Last week, I posted a study extolling the many health benefits of eating organic foods, which should really come as no surprise to anyone who visits my Web site regularly. If you ever wondered why I warn you so often to stay away from processed foods and vegetables made with the help of insecticides, a new study documented the effects these unnatural chemicals have on the farmers who grow most of the foods sold in grocery stores.
As you probably suspect, the news isn’t good…
A survey of some 19,000 farmers in North Carolina and Iowa who used agricultural insecticides experienced increased neurological problems, even when they were no longer using them. Although some, like DDT, are no longer on the market, some insecticides, including organophosphates and organochlorines, still are.
Scientists examined questionnaires completed by farmers on their exposure over a lifetime to herbicides, insecticides, fungicides and fumigants, and their history of 23 neurological symptoms. Those who experienced more than 10 symptoms during the year prior to completing a study questionnaire were classified as having high levels of symptoms.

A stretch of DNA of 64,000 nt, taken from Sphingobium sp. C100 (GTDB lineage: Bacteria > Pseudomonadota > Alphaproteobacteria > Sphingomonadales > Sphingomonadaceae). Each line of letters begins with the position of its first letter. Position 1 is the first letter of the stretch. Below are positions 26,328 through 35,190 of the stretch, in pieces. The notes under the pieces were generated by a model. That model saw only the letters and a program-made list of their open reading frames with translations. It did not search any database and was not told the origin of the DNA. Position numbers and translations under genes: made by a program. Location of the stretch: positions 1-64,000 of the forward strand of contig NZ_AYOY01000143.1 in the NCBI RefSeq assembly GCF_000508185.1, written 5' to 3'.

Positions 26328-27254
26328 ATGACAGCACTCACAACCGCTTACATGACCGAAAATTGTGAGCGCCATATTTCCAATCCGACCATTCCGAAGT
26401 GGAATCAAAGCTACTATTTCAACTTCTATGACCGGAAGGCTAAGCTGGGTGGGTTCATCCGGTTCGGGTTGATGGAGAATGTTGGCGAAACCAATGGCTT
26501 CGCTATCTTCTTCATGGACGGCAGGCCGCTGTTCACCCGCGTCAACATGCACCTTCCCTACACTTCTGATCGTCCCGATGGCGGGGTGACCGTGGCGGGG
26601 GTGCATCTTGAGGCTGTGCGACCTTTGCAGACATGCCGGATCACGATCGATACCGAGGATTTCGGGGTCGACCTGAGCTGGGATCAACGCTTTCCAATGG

Nearly 3,000 farmers were considered to have a high lifetime exposure to insecticides, meaning they used insecticides more than 500 days in their lives. Nearly 800 of these farmers reported more than 10 neurological symptoms compared to those using insecticides fewer than 50 days. However, researchers found no significant association between neurological symptoms and other chemicals, including herbicides or fungicides, and only a weak association between fumigant exposure and neurological symptoms.
One interesting factoid: Some of the pesticides examined — including carbaryl and some pyrethroids — are available to home gardeners, although in different formulations and in lower concentrations, which may make them less hazardous, according to researchers.
In the meantime, if you’re looking to improve your health by eating better foods, I strongly recommend you read Colleen Huber’s awesome article about eating organic foods and staying within your family’s budget.
Environmental Health Perspectives April 15, 2005Free Full-Text Article